On Mar. 28, Democratic Minority Leader Nancy Pelosi linked this battle to the Russian interference in the election: “Americans learned last week that agents of Russian intelligence hacked into email accounts to obtain secrets on American companies, government officials and more,” Pelosi said. “This resolution would not only end the requirement you take reasonable measures to protect consumers’ sensitive information, but prevents the FCC from enacting a similar requirement and leaves no other agency capable of protecting consumers.”
Ultimately, the House voted 215-205 in favor of the Republican efforts to remove the broadband privacy regulations put in place by Obama. President Trump signed it into a law on April 4. Whether you are an ardent Trump supporter or a passionate liberal, a staunch Libertarian or a fierce Green party supporter, this bill crosses a dangerous line where your online privacy is invaded. Fifteen Republicans recognized the severity of the legislation and joined the 190 Democrats who voted against the bill. To put that in context, during the confirmation of Betsy DeVos—one of the most controversial cabinet nominations—two Republican senators voted to reject her. With that in mind and the fact that 15 Republicans voted against the repealment of these rules, it becomes even more clear how serious and nonpartisan this issue is and needs to be. ISPs will be able to access your browsing history–your personal, private information–and sell it to the highest bidder. This issue of broadband privacy transcends the partisan divide of our American government.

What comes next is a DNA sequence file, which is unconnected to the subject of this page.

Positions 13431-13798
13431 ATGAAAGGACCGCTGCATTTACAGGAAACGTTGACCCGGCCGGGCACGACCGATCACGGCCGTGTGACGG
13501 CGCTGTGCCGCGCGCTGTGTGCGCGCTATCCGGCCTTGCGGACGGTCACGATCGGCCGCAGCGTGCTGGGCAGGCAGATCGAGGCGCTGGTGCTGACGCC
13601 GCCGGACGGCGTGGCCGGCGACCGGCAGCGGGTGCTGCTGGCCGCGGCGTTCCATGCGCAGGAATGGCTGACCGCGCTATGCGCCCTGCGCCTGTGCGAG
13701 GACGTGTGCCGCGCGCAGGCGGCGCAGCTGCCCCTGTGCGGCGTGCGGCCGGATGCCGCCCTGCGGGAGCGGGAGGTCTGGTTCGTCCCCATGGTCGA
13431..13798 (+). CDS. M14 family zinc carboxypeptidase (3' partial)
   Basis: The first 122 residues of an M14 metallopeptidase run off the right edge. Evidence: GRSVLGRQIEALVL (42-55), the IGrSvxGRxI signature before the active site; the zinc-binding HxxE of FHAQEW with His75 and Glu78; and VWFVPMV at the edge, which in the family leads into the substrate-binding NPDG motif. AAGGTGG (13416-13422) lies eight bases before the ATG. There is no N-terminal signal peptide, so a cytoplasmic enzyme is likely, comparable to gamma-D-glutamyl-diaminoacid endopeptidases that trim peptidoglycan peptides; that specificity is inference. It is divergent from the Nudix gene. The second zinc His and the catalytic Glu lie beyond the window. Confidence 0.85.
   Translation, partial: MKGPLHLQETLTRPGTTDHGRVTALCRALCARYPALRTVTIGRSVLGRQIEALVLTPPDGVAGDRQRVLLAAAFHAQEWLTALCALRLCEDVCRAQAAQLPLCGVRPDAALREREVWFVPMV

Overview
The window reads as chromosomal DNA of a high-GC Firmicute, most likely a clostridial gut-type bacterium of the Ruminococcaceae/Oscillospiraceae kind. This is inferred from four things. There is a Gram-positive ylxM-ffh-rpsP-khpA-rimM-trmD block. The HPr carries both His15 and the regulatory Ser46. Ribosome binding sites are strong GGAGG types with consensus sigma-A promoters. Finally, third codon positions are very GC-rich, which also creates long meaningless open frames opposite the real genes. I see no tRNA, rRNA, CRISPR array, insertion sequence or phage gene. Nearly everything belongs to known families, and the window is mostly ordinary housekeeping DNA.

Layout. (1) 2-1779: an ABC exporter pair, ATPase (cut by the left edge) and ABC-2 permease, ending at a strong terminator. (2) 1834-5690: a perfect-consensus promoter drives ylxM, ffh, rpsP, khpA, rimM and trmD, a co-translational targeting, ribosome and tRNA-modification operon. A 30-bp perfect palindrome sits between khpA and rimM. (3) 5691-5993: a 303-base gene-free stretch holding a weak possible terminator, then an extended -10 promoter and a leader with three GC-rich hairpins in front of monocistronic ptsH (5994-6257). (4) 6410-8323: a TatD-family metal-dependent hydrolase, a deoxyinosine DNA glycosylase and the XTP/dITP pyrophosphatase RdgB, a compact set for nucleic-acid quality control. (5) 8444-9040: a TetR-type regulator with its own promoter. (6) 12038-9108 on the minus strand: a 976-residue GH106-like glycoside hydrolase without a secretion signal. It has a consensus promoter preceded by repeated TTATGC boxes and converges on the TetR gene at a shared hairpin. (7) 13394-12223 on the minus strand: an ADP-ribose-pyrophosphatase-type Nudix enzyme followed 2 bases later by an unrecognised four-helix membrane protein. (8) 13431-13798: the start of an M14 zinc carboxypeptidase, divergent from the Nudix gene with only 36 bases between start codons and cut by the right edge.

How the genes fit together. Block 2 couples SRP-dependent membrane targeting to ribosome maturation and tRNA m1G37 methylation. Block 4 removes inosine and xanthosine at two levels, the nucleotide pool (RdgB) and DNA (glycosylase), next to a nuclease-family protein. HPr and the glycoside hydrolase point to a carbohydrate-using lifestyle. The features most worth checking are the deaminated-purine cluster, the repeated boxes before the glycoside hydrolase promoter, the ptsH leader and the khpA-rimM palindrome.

Republicans argue that this bill will put ISPs on the same playing field as websites; currently, companies like Google and Facebook derive their revenue from advertisers by selling user trends and information. However, ISPs have to seek permission from internet users to access and share private information with an “opt-in” program (users have to consent to allowing ISPs to access their information); websites, though, do not follow the same guidelines. The White House is making it easier for ISPs to access the same personal information. And this leads to another point: Is the government considering its citizens and consumers, or big businesses? Can Americans expect to see other legislation in the future lean towards the interests of lobbyists and major corporations?